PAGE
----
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No matter how many prayers I pray, I always feel like I need to offer God more gratitude than I do. It’s not so much that I am ungrateful (although that might be the case at times, sorry to say), as that He deserves so much gratitude! Infinite gratitude, in fact. And we are finite creatures. Sometimes I even feel frustration at what I can or cannot express with words.
At times like that, the Psalms are a special blessing! Whatever you are feeling, whatever inside you is yearning for expression, there is always a fitting Psalm. Tonight, that Psalm for me was in Evening Prayer, Psalm 138:
The kings of the earth will bring his glory and honor into the holy city (see Revelation 21:24).
I thank you, Lord, with all my heart,
you have heard the words of my mouth.
In the presence of the angels I will bless you.
I will adore before your holy temple.
I thank you for your faithfulness and love
which excel all we ever knew of you.
On the day I called, you answered;
you increased the strength of my soul.
All earth’s kings shall thank you
when they hear the words of your mouth.
They shall sing of the Lord’s ways:
“How great is the glory of the Lord!”
The Lord is high yet he looks on the lowly
and the haughty he knows from afar.
Though I walk in the midst of affliction
you give me life and frustrate my foes.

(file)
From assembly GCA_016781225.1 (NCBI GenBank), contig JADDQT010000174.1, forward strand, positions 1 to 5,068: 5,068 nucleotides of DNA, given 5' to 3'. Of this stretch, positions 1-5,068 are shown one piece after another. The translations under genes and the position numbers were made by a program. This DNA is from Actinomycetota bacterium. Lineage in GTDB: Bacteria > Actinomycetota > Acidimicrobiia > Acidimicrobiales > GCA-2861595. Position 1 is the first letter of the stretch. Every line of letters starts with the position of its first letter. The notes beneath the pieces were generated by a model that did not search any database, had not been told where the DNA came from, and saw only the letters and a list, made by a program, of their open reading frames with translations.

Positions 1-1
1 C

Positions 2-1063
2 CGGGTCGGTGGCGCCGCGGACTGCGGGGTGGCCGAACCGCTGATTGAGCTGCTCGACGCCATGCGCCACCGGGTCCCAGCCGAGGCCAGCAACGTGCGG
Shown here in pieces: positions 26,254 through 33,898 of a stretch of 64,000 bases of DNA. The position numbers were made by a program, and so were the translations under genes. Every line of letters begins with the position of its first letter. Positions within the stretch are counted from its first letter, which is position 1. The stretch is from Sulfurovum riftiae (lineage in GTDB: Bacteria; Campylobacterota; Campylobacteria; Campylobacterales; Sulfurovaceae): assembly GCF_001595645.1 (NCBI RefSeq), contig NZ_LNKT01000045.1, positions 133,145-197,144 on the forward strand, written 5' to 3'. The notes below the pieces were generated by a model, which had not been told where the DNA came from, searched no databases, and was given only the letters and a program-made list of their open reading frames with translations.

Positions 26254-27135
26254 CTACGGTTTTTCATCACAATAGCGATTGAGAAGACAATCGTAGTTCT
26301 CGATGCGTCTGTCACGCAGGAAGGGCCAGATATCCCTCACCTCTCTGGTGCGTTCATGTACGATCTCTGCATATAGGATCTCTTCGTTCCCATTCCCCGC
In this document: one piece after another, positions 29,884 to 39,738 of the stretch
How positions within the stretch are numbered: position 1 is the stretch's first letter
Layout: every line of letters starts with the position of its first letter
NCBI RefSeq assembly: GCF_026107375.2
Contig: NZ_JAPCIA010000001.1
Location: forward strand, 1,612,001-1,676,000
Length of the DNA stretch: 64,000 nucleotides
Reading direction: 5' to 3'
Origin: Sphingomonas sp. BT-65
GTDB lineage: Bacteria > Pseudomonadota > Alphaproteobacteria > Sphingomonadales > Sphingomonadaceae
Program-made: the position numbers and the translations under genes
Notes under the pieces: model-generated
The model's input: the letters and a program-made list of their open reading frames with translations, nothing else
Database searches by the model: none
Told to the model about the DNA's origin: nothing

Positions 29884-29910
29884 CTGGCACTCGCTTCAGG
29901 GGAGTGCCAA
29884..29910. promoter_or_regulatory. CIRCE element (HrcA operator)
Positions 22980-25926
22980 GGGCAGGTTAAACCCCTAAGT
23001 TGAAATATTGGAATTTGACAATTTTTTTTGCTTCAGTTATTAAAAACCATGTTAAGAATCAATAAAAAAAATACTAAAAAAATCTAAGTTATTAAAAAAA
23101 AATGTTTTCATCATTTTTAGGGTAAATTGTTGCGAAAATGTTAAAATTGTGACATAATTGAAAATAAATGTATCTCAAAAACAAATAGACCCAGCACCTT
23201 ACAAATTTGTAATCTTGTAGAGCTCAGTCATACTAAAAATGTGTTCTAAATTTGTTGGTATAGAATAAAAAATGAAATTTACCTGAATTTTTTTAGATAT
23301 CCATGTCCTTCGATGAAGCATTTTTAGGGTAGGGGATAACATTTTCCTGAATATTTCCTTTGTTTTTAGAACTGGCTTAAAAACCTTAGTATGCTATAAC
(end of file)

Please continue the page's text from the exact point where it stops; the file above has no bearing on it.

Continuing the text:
You stretch out your hand and save me,
your hand will do all things for me.
Your love, O Lord, is eternal,
discard not the work of your hands.
Glory to the Father, and to the Son,
and to the Holy Spirit:
as it was in the beginning, is now,
and will be for ever. Amen.
When I began reading this Psalm tonight, my heart became light, as if a weight was literally being lifted from it. I read the Liturgy of the Hours each day (at least Morning and Evening Prayer). It is always instructive. But occasionally, exactly the right Psalm comes up at exactly the right time.
The part that struck me most of all was the second stanza:
I thank you for your faithfulness and love
which excel all we ever knew of you.
On the day I called, you answered;
you increased the strength of my soul.
No matter how greatly I experience God’s faithfulness and love, I am always surprised and bewildered, in a good way. It often leaves me lost in wonder. He excels, and then excels again, and excels once more, and on and on and on! Just when you might think He could not lavish any more upon you, He does. And He has given a great deal of much-needed strength to my soul. And all the gratitude in the world is not enough for Him and His deeds!
Thank God for the Psalms. There is always such depth in them. Sometimes I pray them and may not even realize why I am so strongly affected by them. The words are often very simple. But the Psalms are more than their words. Of course, we hold them to be divinely inspired. I think they are imbued with the Holy Spirit’s own prayers, into which He elevates and transforms our humble and insufficient words and feelings and thoughts.
I say again, thank God for the Psalms!
It is impossible not to be struck by the epistle from today’s Mass:
Brothers and sisters:
Do not grieve the Holy Spirit of God,
with which you were sealed for the day of redemption.
All bitterness, fury, anger, shouting, and reviling
must be removed from you, along with all malice.
And be kind to one another, compassionate,
forgiving one another as God has forgiven you in Christ.
So be imitators of God, as beloved children, and live in love,
as Christ loved us and handed himself over for us
as a sacrificial offering to God for a fragrant aroma.